Changes to school meal standards implemented in the 2012 to 2013 school year were shown to encourage increased intake of fruits and vegetables and improved overall dietary choices by children in urban, low-income schools, according to researchers from the Harvard School of Public Health and Project Bread. The ongoing Project Modifying Eating and Lifestyles at School study of school meals and menu choices made by students was underway when new federal school meal standards were implemented at the beginning of the 2012 to 2013 school year, providing an environment to compare pre- and post-implementation cafeteria dietary habits.
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Low levels of 'love hormone,' oxytocin, in kids linked to substance abuse later on
Medical Daily
Scientists are now saying levels of the “love hormone” — oxytocin — in early childhood might influence later health as an adult. In a study from the University of Adelaide in Australia, children with lower levels of the hormone were later more likely to develop problems with alcohol and drug abuse, among other addictive behaviors. Past research has established quite a variance in oxytocin among people, though scientists do not yet understand how the hormone affects health, says Dr. Femke Buisman-Pijlman, who led the research.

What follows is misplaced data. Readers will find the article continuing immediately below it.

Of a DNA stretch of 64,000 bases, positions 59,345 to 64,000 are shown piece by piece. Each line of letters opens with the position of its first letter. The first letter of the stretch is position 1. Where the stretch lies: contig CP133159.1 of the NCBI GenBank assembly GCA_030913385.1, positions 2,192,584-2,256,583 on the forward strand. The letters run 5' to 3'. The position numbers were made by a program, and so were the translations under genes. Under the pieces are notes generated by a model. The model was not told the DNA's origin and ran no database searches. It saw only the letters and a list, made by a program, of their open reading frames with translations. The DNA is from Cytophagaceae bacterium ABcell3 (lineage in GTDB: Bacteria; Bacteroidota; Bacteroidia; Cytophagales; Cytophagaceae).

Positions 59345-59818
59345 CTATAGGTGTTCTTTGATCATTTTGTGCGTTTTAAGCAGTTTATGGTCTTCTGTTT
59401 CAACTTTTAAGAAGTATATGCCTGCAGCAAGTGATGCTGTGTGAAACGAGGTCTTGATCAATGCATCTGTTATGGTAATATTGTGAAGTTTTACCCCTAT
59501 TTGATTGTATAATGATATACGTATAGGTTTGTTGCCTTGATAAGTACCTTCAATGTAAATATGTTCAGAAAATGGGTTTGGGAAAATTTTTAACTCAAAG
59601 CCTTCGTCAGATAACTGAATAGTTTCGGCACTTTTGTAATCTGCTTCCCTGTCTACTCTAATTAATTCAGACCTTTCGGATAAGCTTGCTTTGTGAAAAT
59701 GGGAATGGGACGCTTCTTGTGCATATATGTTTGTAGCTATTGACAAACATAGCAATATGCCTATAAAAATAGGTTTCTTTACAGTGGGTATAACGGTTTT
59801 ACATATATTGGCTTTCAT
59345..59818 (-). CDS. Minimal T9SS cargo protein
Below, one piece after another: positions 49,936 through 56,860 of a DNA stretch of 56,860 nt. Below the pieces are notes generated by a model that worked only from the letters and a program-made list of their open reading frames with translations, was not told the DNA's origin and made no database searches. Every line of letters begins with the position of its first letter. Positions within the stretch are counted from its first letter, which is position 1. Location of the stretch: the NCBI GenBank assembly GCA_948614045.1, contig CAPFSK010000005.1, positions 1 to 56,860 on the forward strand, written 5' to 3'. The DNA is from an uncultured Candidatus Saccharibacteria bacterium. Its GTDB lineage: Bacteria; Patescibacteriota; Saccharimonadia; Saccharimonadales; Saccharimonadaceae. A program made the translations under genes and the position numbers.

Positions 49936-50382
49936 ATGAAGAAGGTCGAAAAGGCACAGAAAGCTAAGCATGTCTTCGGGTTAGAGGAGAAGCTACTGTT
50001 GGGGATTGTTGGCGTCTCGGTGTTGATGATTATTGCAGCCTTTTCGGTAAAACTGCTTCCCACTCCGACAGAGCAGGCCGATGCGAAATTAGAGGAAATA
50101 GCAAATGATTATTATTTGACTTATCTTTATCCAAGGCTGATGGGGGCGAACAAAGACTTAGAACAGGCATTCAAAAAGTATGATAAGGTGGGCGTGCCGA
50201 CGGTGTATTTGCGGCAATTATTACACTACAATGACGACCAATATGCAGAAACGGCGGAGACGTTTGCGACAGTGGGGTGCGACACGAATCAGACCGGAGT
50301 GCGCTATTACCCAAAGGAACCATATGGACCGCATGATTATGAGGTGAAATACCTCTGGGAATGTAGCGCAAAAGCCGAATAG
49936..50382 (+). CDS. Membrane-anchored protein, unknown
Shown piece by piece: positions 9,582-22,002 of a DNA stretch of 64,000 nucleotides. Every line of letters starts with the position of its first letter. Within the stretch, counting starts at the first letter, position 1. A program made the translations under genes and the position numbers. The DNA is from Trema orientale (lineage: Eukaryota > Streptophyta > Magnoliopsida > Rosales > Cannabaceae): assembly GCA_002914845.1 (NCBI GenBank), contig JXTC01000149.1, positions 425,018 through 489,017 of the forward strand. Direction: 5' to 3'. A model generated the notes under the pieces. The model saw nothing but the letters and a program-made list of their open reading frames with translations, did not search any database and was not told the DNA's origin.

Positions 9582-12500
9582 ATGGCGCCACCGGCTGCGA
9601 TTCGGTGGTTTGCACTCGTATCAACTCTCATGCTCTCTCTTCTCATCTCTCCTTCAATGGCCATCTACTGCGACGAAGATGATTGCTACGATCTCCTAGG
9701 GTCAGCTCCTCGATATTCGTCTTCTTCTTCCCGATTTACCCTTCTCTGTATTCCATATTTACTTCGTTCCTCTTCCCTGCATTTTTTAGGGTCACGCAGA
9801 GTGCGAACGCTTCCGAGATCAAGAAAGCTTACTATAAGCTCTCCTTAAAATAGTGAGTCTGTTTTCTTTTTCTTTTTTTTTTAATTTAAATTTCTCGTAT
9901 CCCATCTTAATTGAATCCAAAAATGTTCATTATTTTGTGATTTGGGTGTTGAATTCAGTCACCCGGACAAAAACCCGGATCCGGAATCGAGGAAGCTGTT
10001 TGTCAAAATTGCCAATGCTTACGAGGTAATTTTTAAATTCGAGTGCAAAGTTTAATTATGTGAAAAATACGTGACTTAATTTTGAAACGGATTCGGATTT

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Cyberbullying survey finds lines blur between bullies, victims
CBC News
The relationship between online bullies and victims in school is not always clear cut, making zero-tolerance policies on cyberbullying potentially more harmful than helpful, according to one of the authors of a new national survey of more than 5,400 students. Close to 40 percent of students who admitted to saying or doing something mean or cruel online say they themselves were the target of cyberbullying, according to a study published by media literacy advocacy group MediaSmarts.